Numerous applications in traditional medicine have been reported[
The bark contains tannins and, in general, it is used as an astringent, haemostatic and as a quinine substitute to cure malaria[
]. It has also been used to treat diabetes[
Externally, it is used in lotions to treat malignant ulcers and abdominal ailments[
The stem bark contains tannins and is used for dyeing and tanning[
]. In fishing communities nets and sails are treated with a bark extract to preserve them from decay[
]. In South-East Asia, the bark is a major ingredient for the famous 'soga browns' of Javanese batiks[
For tanning purposes the bark of older trees is preferred because the tannin content increases with age[
]. The bark is peeled off and may be used directly, but in India tanning extracts may be prepared from it, and marketed as blocks or powder[
In central Java the fine 'soga-batik' is still made using vegetable dyes, although on a small scale. The bark of Ceriops tagal, usually called ‘tingi’, is one of the ingredients of the traditional dye-recipes, together with the wood of Maclura cochinchinensis and the bark of Peltophorum pterocarpum. Depending on various proportions of the ingredients, cotton cloth is dyed yellowish to brownish shades in traditional patterns, in a process which often takes several weeks[
The tannin content of the bark can vary considerably, from 13% to over 40%, which is a common and notable feature of mangrove barks[
]. The tannins belong to the group of condensed tannins of the procyanidin type, the reason why dyeing with the bark gives reddish-brown colours[
]. The leaves contain less tannin, about 15%, whilst bark from the twigs contains 25 - 41%[
The heartwood is orange when freshly cut, but turns yellowish brown or sometimes even red on exposure; it is distinctly or indistinctly demarcated from the pale yellow sapwood. The grain is straight, texture very fine. The wood is heavy with an average density of 960 kg/m3 at 15% moisture content. It is moderately durable but in contact with the ground it decays in about 2 years. The timber is not resistant to marine borers. Seasoned wood is comparatively resistant to splitting on shock and it is thus suitable for tool handles[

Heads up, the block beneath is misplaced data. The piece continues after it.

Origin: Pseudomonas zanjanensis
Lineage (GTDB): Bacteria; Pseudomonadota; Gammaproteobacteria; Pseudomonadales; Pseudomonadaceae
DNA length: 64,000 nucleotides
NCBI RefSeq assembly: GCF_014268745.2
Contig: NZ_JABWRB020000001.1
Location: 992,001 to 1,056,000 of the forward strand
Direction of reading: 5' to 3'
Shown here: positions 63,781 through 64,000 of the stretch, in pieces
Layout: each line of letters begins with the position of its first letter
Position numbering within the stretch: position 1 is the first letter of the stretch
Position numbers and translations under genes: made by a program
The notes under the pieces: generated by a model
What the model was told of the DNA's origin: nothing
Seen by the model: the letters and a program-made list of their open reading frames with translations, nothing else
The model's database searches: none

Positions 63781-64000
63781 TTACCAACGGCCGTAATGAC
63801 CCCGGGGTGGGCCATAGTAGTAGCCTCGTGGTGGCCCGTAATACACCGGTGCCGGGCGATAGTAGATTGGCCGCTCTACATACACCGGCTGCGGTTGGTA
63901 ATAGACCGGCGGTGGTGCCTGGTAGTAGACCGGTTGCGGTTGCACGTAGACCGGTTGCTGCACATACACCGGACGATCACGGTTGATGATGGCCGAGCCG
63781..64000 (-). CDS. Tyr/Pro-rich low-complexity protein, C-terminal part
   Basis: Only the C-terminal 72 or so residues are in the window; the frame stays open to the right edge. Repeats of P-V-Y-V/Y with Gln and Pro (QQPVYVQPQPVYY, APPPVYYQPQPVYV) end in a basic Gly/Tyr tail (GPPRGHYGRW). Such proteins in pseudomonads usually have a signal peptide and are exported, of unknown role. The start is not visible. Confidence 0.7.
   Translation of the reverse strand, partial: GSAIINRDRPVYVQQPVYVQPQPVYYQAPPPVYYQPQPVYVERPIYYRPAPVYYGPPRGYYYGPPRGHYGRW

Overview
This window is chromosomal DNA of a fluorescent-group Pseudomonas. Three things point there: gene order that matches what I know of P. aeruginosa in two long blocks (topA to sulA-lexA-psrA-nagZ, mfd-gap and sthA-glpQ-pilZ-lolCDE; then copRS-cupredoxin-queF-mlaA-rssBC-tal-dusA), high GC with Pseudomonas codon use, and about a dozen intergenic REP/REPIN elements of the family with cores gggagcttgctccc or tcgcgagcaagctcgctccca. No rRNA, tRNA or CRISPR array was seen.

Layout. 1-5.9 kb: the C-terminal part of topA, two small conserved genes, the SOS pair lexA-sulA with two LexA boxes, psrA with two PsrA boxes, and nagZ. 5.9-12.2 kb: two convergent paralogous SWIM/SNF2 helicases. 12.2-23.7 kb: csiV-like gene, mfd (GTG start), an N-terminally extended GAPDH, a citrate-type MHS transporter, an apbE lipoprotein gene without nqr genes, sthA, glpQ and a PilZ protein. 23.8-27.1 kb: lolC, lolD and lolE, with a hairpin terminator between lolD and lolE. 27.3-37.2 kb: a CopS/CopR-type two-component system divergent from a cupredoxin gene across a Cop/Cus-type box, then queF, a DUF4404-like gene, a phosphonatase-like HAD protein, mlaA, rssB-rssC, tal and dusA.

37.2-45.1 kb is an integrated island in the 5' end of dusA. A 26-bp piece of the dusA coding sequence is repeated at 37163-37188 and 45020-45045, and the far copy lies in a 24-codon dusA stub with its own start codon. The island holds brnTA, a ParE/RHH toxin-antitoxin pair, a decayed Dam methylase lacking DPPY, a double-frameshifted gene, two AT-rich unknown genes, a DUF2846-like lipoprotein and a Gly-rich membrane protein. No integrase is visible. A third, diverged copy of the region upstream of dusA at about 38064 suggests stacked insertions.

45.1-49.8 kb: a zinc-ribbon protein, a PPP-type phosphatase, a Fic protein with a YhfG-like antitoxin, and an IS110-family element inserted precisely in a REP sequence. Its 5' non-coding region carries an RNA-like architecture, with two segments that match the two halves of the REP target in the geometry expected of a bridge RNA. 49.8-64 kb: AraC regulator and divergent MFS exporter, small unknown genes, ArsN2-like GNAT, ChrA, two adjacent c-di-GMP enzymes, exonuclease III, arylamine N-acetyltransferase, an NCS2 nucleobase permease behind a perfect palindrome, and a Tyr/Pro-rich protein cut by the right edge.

]. In Africa Ceriops tagal provides poles and planks for house building, small planks for boat building including paddles and oars, and fishing stakes[
]. For house building it is preferred by many communities (e.g. the Giriama people in Kenya) because it grows long and straight and is suitable for making wattlework for walls and roofs[
]. The wood has been used as a source of pulp. An extract of the bark is used as a binder for particle board[
Communities living along the East African coast and islands use the wood as a medium-quality commercial firewood. In some cases it is converted to a high quality charcoal, mainly from mangrove forests close to urban centres[
]. This species is highly prized for fuelwood in many parts of its range, where it is considered second only to Rhizophora species in the mangrove swamps[
]. In some areas it is said to burn with too hot a flame for domestic use, causing damage to cooking pots[
Seed - commences germination whilst still on the tree and is best harvested at this stage and planted out into its permanent site. The seedlings are small and delicate and should be collected and transported to the planting areas with care[
]. Seedlings do not tolerate excessive desiccation, but they establish quickly[